There are few things as anxiety-inducing as wondering if you've offended someone with a whiff of your eau d'bod. Although perspiration is a totally natural part of life, the identifiable odor that often accompanies sweaty pits can still feel embarrassing, to say the least. But, listen: We've all been there, whether it was caused by forgetting to put on deodorant before we ran out the door, trying a new natural formula that doesn't seem to "work," or another unknown factor (which is where we come in, to help you decode just what that might be). Ahead, we asked dermatologists and a deodorant formulator how to decipher what's causing your body odor and how to prevent it, even when you work up a sweat.
What Causes Body Odor?
Nava Greenfield, MD, a dermatologist with Schweiger Dermatology Group in Manhattan, says body odor (also referred to as bromhidrosis) doesn't discriminate. "Body odor is caused by normal bacteria that live on your skin and inside sweat glands that break down sweat into components," she says, adding, "some of which are associated with an odor."
Brom- refers to bromine, a chemical element with a foul smell, and –hidrosis refers to sweat.
Brendan Camp, MD, a dermatologist at Medical Dermatology & Cosmetic Surgery in Manhattan adds that body odor is caused primarily by the apocrine sweat glands located in the underarm and anogenital region (or the area that spans your buttocks and genitals). These glands, he says, are responsible for that musty scent we associate with B.O. "Apocrine sweat glands produce an oil-like substance that is composed of lipids (fats), proteins, and hormones. While apocrine sweat is generally odorless, bacteria on our skin break down sweat to make byproducts that smell and are primarily responsible for body odor."
There's also a difference in the types of sweat your body produces. Ada Juristovski, co-founder of Nala, a nontoxic, “free-from” deodorant company says, "Psychological sweat is in response to anxiety or stress and can occur over the whole body including face, palms, and armpits. The biggest difference is that cooling sweat is virtually odorless, while psychological sweat forms a distinct scent once it mixes with the bacteria on your skin."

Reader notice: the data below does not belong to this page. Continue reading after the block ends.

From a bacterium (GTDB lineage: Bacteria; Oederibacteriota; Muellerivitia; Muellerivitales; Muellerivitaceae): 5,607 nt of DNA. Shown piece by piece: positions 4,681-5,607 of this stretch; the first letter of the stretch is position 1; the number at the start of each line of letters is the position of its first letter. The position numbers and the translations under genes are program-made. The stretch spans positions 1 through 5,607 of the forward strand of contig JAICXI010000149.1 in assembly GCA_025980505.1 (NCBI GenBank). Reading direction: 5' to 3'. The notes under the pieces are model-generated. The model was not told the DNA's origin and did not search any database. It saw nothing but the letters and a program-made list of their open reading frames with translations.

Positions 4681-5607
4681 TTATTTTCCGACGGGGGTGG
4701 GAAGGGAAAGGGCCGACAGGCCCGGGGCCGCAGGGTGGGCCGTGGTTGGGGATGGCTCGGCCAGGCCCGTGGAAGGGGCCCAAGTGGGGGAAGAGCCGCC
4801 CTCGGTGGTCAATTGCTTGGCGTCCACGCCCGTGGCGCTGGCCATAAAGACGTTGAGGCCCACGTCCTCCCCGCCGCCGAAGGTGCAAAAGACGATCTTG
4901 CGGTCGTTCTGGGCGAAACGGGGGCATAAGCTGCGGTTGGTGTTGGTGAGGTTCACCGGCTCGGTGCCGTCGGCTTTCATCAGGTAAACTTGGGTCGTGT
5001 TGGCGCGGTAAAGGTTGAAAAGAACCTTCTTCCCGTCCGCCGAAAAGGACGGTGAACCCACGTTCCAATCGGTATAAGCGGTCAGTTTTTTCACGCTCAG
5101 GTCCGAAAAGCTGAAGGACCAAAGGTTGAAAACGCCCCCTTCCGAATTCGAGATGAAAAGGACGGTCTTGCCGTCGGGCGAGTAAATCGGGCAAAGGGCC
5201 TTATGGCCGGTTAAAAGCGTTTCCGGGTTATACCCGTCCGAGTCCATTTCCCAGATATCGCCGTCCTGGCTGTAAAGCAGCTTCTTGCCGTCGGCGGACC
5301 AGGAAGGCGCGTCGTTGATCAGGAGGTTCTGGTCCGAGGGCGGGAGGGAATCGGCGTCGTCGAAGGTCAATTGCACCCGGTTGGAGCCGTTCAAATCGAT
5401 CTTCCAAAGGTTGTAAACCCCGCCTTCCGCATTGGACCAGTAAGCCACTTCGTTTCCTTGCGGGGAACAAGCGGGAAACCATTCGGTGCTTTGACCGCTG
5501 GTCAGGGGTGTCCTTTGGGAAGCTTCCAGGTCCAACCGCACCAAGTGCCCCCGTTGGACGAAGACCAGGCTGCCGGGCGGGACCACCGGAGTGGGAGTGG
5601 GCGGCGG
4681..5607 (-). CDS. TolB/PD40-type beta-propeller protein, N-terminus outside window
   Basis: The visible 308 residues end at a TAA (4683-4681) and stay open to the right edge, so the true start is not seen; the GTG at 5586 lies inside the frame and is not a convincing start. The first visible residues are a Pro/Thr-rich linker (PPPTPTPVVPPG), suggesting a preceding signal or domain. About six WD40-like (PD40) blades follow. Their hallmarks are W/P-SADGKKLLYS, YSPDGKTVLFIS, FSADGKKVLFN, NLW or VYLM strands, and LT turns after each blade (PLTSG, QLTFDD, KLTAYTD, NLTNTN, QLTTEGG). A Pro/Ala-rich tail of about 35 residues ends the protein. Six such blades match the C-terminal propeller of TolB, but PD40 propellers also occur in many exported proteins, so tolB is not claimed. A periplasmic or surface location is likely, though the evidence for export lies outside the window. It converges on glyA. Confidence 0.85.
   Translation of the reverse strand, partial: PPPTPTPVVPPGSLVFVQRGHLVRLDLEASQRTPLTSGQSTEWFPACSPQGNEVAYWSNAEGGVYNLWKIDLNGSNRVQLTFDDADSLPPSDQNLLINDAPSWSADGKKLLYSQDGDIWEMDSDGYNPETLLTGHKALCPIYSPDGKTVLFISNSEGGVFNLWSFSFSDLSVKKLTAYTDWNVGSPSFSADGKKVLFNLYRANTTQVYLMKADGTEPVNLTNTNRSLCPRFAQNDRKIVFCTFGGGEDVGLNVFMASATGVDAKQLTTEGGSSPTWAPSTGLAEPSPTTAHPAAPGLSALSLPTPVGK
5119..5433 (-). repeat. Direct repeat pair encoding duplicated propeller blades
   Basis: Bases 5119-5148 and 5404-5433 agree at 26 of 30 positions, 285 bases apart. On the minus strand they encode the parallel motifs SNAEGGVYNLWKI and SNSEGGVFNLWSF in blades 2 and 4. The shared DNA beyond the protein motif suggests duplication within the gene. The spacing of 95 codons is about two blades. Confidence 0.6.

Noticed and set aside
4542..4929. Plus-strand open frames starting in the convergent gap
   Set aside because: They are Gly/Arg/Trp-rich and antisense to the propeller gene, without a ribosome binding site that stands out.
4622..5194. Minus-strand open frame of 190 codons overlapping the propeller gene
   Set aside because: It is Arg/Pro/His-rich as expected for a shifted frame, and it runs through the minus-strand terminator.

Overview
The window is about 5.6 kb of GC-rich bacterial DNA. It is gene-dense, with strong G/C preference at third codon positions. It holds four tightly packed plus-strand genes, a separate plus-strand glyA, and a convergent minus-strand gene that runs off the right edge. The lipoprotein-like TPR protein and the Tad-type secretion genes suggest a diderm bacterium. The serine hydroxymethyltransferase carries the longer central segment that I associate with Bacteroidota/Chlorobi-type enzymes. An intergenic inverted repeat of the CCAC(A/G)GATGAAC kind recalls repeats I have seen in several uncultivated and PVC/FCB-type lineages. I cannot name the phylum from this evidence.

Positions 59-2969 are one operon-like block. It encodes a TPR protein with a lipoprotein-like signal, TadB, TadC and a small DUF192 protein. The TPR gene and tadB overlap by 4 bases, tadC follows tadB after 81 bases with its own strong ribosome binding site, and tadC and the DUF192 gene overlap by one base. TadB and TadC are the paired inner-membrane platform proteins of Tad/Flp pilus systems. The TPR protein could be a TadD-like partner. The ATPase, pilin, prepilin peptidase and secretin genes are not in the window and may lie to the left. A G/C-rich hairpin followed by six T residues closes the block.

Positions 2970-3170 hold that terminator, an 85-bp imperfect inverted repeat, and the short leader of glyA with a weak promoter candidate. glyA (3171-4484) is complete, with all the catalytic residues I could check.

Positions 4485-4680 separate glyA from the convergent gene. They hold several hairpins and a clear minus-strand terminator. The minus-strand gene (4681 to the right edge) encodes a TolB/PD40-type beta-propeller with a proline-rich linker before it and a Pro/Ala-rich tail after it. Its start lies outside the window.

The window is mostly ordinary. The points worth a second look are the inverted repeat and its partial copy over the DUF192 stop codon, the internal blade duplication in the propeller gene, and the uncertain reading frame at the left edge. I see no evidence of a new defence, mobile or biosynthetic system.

When shopping for a nontoxic deodorant, look for ingredients like arrowroot powder, tapioca starch, and baking soda to keep you feeling dry, and high-grade essential oils to keep you smelling fresh.
Additionally, Camp adds that eccrine glands are another type of sweat gland distributed throughout our bodies. He explains, "Water is the main component of eccrine sweat, which is odorless. Eccrine bromhidrosis occurs when the moisture from sweat softens or macerates the top layer of skin and bacteria break down keratin, a structural protein in skin." (This is why your feet may sometimes give off an odor when trapped in socks and shoes.)
Pay Attention to Your Diet
There is some literature indicating that diet might play a factor in how you smell externally. Caffeine and spicy foods may make some people sweat more," says Camp. "Other foods like onions, garlic, and asparagus may contribute to the formation of volatile organic compounds, which can be excreted in eccrine sweat."
Foods that contain sulfur compounds, he adds, like cruciferous vegetables such as broccoli, cabbage, kale, and Brussels sprouts, might also cause body odor. Finally, acetic acid, a byproduct of alcohol, "can show up in sweat and advertise you've had too much to drink," he says.
How to Prevent Body Odor
Regular baths and good hygiene habits can only do so much to prevent body odor on a regular basis—the key, according to Greenfield, are skincare products like antiperspirants which control the production and release of sweat from the sweat glands. If antiperspirants just aren't your thing and you're having trouble getting a natural deodorant to work, try a deodorant detox to help you make the switch.
You also want to wear clothing that allows the skin to breathe to minimize body odor. "Clothing that is breathable will help cut down the sweat that is produced," says Greenfield.
Wearing clothing with sweat-wicking fabric can prevent body odor, according to Greenfield. "The wicking will remove the sweat before bacteria has a chance to chemically modify it," she says.
Camp adds, "Synthetic fabrics like polyester trap sweat and bacteria between fibers which can contribute to body odor." Instead, look for natural alternatives. "Natural fibers, like cotton, are probably best for preventing odor. They breathe more, which means they transmit and release moisture easily. On the other hand, sweat does not evaporate as easily in cotton, which can make the fabric feel heavy and wet." Camp says that some athletic lines integrate additives to their synthetic fabrics to reduce the number of bacteria. Try workout gear with antimicrobial properties to help reduce body odor.
Overall, your best bet is to remove sweaty clothing as quickly as possible post-workout and wash the underarm and groin area ASAP. "Use soap or an antiseptic cleanser to remove bacteria, occasionally exfoliating those same areas with a washcloth to remove dead skin," says Camp. He also suggests shaving under your arms to help prevent the buildup of bacteria.
Finally, there are some aggressive treatments that may help minimize body odor like prescription antiperspirants, oral medications (anticholinergics), and neurotoxin injections to minimize sweat production, as well as surgical removal of the sweat glands which can be done invasively, through liposuction, or laser. Additionally, Camp says laser hair removal may help keep body odor at bay. Talk with your dermatologist to determine the best treatment plan for your needs.
Jan Havlicek, Pavlina Lenochova, The Effect of Meat Consumption on Body Odor Attractiveness, Chemical Senses, Volume 31, Issue 8, October 2006, Pages 747–752, https://doi.org/10.1093/chemse/bjl017